About 13 kids and their parents turned out June 21 for a weekly ukulele lesson being offered this summer by Lee Urban of Ukuleles Heal the World. From left are brothers Peter, 11, David, 7, and Sam Rank, 14, with Urban. Kate Irish Collins / The Forecaster

PORTLAND — Playing the ukulele is a simple joy. It’s easy to play and is a relatively inexpensive instrument.

Those are just some of the reasons Lee Urban has developed a passion for the small, four-stringed instrument that until recent years was almost exclusively associated with Hawaiian culture.

Sisters Maddie, 10, and Rowan Conley, 6, hold matching blue ukuleles during a music lesson held at Portland’s Reiche Elementary last week. Lee Urban is offering the weekly sessions this summer in the hopes of building enough interest to start a local ukulele youth orchestra. Kate Irish Collins / The Forecaster

This summer Urban is sharing his ukulele love with students and their parents during weekly lessons, which will be held 11 a.m.-noon every Friday through the end of August at Reiche Elementary School in the city’s West End.

The music camp, which Urban has dubbed Friday Morning Ukulele Sessions, or FRIMUS, drew an initial turnout of 13 kids and seven adults for the first session June 21.

There is no cost to participate in the drop-in program, so there’s no need to sign up or commit to attending every week. Urban said he hopes most participants will have their own ukulele, but he will also have some to loan out.

Urban’s ultimate hope is that enough Portland students will show up this summer and have so much fun playing that they’ll be interested in becoming part of a new ukulele youth orchestra he wants to form.


Urban, who is a former Portland planning and economic development director, first picked up the ukulele five years ago.

What he most likes about the instrument is that enough chords to play a song can be learned in 10 minutes, “but it’ll take forever and a day to master. Thus, (it becomes) a lifelong friend as you learn new chords, new songs, and new techniques.”

Urban has become so convinced of the ukulele’s ability to not only “spread smiles” but to also “enhance self-confidence and self-esteem,” that he’s created a nonprofit called Ukuleles Heal the World. The organization’s mission is to share the power of the ukulele with others and hopefully spread peace and goodwill along the way.

Donations to Ukuleles Heal the World can be made on the organization’s Facebook page. Urban said all proceeds go toward supporting ukulele music camps, including purchasing ukuleles for kids to use.

In addition to the weekly music lessons Urban is offering this summer at Reiche Elementary, he also partners with LearningWorks to provide after-school and school vacation ukulele camps during the academic year.

“Learning to play a ukulele is great fun, but for kids who don’t always have the same advantages that other kids have, they can gain a real sense of personal satisfaction that they’ve tried something and succeeded. There are no such things as mistakes in ukulele land, so it’s all about every day being a fun day filled with success,” Urban said.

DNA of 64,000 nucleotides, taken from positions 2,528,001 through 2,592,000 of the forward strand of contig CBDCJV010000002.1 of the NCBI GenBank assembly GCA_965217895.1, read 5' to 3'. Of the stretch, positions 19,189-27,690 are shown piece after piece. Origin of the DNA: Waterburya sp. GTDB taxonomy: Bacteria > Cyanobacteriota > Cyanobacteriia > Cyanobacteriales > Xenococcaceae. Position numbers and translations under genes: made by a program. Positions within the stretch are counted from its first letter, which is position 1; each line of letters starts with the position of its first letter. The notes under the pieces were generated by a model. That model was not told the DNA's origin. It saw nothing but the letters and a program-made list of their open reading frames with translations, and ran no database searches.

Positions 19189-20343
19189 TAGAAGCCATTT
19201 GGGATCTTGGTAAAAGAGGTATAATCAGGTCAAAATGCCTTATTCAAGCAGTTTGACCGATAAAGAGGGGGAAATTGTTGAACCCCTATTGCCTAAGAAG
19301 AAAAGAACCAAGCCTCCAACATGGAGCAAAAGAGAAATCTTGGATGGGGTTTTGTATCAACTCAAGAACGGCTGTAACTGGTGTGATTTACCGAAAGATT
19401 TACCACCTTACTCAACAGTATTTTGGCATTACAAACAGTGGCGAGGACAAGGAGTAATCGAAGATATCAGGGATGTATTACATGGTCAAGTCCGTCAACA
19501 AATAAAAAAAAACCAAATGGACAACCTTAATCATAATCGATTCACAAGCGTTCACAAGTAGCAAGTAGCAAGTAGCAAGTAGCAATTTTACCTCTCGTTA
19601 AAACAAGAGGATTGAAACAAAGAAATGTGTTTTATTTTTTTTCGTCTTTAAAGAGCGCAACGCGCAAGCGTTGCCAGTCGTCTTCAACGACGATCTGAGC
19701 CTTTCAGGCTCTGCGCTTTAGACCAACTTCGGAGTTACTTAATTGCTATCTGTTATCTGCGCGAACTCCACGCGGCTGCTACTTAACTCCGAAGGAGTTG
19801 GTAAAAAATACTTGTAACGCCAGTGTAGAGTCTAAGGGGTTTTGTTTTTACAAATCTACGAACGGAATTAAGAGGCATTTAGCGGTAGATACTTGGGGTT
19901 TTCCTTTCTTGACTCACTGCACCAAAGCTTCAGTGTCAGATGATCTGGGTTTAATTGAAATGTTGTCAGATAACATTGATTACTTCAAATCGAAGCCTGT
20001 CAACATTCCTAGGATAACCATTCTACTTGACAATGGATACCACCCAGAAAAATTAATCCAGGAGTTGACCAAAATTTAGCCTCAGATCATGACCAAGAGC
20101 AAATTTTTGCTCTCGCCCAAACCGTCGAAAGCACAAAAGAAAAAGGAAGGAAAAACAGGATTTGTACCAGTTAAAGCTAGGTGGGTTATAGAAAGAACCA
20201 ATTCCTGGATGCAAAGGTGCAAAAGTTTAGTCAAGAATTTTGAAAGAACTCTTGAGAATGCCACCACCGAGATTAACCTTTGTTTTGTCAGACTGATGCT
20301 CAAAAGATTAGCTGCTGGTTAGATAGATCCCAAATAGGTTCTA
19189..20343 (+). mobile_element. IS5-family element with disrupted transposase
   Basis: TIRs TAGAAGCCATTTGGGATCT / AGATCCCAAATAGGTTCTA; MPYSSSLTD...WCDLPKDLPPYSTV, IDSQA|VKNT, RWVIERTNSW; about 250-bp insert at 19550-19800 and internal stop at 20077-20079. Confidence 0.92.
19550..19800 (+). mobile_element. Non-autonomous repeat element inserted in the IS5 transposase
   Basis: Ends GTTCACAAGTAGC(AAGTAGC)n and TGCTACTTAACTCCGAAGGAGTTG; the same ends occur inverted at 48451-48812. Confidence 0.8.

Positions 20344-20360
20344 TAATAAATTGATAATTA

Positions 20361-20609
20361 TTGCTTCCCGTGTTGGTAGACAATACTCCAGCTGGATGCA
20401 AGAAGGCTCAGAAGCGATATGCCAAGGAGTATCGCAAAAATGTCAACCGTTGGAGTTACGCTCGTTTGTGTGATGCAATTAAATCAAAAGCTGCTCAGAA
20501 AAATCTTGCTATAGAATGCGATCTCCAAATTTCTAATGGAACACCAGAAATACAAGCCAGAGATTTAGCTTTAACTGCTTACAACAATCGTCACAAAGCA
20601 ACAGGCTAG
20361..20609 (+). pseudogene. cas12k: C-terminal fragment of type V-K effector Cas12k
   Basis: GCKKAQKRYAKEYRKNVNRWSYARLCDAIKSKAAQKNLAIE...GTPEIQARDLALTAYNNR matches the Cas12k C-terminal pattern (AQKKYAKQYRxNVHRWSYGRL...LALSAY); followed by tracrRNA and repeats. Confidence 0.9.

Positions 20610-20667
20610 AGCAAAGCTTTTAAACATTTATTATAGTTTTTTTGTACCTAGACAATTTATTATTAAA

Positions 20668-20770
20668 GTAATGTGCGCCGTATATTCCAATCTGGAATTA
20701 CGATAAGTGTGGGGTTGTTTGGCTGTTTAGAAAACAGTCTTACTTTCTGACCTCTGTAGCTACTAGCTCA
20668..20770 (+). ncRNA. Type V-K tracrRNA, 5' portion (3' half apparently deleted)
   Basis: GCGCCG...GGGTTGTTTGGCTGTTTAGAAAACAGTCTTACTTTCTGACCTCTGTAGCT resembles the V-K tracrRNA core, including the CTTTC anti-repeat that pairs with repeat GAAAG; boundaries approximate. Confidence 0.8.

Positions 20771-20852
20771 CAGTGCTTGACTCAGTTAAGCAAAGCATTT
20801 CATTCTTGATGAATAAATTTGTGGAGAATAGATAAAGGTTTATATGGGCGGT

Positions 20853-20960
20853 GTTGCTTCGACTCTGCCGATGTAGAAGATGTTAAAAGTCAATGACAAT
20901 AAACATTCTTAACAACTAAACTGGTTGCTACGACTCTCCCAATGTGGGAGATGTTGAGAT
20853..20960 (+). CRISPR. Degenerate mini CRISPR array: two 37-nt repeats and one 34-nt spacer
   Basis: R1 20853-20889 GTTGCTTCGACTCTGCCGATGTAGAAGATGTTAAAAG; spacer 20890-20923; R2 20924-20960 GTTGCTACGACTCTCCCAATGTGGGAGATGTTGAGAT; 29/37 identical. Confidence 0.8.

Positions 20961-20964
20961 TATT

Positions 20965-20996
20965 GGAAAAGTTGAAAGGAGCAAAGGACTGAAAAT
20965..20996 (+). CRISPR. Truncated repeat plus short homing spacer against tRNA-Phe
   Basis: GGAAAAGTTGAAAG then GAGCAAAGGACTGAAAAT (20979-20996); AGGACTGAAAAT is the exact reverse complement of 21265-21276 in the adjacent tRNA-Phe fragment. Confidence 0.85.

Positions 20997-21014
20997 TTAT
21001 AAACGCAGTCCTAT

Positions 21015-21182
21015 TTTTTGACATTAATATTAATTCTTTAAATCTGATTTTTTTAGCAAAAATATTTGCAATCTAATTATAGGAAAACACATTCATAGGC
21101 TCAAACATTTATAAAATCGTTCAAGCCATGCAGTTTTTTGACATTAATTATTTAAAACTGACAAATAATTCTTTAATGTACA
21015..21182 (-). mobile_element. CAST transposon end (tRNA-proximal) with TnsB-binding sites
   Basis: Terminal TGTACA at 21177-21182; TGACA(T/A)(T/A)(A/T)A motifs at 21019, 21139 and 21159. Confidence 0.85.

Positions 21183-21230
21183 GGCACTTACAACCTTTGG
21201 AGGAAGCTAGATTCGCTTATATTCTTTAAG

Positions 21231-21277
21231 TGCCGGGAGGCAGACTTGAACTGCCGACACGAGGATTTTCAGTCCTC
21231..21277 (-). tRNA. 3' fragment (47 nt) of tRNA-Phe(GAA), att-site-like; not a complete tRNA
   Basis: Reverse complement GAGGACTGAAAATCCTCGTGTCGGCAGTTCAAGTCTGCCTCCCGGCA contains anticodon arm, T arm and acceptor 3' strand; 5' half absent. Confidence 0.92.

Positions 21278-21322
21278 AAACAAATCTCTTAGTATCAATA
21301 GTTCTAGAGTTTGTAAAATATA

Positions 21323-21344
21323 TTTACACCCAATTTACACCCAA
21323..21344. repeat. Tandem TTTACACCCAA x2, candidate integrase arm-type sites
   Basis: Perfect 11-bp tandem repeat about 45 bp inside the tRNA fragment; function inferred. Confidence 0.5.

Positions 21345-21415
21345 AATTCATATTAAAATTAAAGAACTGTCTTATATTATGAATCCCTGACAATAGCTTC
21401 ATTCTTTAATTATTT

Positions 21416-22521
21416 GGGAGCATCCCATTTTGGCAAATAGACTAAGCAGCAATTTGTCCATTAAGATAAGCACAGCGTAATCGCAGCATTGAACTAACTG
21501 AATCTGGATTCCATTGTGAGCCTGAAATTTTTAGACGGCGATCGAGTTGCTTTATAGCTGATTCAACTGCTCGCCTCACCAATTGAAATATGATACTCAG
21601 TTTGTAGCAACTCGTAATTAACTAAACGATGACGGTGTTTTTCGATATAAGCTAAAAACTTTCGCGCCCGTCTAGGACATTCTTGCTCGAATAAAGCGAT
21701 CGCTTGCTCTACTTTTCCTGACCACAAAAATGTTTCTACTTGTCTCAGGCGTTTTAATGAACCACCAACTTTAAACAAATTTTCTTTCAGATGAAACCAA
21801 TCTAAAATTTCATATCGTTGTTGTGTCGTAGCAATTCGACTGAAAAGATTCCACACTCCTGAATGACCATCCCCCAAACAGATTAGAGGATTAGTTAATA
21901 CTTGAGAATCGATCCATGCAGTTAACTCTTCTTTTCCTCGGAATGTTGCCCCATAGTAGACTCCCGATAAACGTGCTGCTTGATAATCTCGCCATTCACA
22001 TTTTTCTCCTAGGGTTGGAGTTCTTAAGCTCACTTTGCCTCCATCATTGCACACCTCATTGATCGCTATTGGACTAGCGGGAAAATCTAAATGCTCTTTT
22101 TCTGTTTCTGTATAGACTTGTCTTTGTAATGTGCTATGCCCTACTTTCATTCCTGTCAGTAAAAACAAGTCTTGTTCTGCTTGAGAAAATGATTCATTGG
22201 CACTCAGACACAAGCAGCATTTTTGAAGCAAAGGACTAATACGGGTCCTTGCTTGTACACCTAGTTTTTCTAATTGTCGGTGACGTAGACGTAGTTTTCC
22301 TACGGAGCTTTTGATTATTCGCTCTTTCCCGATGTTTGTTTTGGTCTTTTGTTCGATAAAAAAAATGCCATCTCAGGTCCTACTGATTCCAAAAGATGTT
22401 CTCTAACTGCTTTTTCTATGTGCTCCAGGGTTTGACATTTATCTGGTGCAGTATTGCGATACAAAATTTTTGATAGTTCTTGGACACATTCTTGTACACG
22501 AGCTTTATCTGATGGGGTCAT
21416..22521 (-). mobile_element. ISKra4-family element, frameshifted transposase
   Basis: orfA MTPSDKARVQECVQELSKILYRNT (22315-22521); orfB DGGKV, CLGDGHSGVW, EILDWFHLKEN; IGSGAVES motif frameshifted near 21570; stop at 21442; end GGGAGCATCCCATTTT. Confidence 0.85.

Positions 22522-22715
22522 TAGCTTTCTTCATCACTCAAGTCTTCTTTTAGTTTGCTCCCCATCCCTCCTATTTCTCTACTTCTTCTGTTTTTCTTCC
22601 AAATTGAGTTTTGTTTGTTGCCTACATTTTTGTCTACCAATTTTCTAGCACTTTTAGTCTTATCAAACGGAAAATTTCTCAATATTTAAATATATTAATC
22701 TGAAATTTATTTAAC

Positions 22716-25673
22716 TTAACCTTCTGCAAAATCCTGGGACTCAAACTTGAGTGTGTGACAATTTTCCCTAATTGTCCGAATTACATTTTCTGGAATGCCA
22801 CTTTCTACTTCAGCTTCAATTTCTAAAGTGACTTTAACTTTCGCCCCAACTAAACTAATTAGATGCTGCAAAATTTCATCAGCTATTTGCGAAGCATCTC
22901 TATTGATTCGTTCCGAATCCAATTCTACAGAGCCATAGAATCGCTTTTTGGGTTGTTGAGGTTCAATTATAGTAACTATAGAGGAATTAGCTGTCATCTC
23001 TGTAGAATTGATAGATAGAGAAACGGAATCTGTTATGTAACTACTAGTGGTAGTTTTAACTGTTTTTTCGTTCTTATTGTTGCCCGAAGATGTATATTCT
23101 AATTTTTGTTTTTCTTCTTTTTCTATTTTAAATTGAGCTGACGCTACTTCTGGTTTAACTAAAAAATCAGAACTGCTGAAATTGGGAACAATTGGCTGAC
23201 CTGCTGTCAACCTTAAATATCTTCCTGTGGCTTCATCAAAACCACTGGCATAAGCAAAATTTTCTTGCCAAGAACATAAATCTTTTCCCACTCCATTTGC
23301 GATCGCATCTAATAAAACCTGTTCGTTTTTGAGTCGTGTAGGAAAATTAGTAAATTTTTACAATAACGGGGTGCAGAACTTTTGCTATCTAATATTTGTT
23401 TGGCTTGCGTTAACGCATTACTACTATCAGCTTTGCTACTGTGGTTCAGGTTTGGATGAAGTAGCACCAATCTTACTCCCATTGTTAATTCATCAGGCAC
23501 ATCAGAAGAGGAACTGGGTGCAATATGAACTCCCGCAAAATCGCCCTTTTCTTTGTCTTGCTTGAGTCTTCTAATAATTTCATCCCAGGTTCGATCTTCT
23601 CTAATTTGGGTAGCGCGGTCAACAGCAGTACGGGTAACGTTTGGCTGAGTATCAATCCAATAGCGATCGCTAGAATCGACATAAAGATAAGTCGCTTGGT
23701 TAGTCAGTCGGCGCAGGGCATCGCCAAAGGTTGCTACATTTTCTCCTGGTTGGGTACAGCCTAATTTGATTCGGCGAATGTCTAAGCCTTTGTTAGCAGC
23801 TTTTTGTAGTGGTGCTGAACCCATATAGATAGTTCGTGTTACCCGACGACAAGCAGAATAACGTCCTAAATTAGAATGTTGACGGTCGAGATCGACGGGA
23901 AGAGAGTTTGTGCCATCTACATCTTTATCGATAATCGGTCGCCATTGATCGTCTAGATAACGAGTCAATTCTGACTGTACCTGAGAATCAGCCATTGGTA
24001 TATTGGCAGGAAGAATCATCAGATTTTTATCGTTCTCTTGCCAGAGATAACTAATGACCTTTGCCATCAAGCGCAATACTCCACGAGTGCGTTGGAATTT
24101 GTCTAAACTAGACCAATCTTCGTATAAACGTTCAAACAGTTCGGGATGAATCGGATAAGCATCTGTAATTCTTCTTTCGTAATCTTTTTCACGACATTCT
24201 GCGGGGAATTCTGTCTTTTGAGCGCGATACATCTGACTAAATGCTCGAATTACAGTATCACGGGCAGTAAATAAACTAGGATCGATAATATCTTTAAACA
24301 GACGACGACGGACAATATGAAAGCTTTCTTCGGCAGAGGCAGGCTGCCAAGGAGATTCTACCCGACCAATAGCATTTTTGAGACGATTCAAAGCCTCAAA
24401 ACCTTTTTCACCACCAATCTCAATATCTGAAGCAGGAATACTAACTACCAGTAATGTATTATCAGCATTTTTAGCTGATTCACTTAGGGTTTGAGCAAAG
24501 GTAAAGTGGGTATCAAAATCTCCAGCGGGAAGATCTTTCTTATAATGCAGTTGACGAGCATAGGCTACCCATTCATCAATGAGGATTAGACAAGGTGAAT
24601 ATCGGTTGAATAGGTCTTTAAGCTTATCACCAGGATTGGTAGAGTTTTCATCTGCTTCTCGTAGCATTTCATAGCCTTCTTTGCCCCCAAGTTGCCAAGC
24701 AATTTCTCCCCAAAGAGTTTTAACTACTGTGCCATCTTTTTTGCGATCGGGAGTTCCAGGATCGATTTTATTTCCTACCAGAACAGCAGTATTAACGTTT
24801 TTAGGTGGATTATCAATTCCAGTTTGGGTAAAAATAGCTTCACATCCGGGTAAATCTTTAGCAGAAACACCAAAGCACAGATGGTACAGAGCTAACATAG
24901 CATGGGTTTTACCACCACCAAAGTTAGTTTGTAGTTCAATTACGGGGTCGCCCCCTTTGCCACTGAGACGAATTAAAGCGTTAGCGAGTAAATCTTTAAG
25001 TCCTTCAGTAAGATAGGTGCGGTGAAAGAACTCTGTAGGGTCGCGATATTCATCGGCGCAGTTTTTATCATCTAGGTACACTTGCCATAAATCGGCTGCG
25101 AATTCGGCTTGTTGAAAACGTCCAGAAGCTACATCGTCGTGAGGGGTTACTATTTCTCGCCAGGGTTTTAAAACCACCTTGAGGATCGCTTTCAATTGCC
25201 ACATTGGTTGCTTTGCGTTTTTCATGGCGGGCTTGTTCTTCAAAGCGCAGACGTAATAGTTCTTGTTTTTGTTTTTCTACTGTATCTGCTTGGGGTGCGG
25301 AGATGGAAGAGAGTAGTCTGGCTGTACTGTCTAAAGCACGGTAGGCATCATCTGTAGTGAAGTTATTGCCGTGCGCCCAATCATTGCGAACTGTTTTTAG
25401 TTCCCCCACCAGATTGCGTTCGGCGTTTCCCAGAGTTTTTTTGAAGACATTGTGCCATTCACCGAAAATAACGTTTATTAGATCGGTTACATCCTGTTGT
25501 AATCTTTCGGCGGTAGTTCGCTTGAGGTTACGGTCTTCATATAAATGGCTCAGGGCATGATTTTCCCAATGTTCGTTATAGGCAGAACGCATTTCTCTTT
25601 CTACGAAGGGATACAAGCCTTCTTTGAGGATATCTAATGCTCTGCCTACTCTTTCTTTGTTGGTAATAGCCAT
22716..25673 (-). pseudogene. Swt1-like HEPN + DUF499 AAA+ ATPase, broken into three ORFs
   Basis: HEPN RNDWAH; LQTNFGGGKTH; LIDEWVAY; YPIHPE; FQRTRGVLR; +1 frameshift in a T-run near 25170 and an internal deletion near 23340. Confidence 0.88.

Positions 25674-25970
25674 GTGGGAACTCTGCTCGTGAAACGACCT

Lee Urban is offering free weekly ukulele lessons this summer at Reiche Elementary School in Portland’s West End. Kate Irish Collins / The Forecaster

He initially began playing the ukulele because he thought it might help his arthritic fingers become more flexible.

Urban said some of what makes the ukulele so special is that it’s small, which makes it portable, and “you don’t need to spend lots of money to buy one. A starter uke can cost only $40 or $50.”

During the weekly lessons at Reiche Elementary, Urban said he’ll focus on the basics, such as how to properly hold and strum a ukulele and how to sing and strum at the same time “all in a very informal and fun environment.”

His goal is for the students and their parents to “have lots of fun while feeling very proud of themselves that they’ve learned to play the ukulele.”

In terms of the ukulele youth orchestra, Urban said while in places such as Hawaii and on the West Coast “lots of young folks play ukuleles, there don’t seem to be so many young people uke’ing here in New England.”

He said most ukulele groups in the area are largely made up of seniors, which makes it even more imperative to create a new generation of ukulele aficionados.

During the first session last week Urban showed participants how a very different sound is produced by using a thumb or finger, as well as demonstrating the proper rest and playing positions.

He also outlined the different parts of the instrument, including the neck, which contains the fretboard. Urban then spent the second part of the lesson teaching the participants to play “Row Row Row Your Boat.”

“Everything we’re doing is building on what we did before,” Urban said.

Kate Irish Collins can be reached at 780-9097 or [email protected]. Follow Kate on Twitter: @KIrishCollins.

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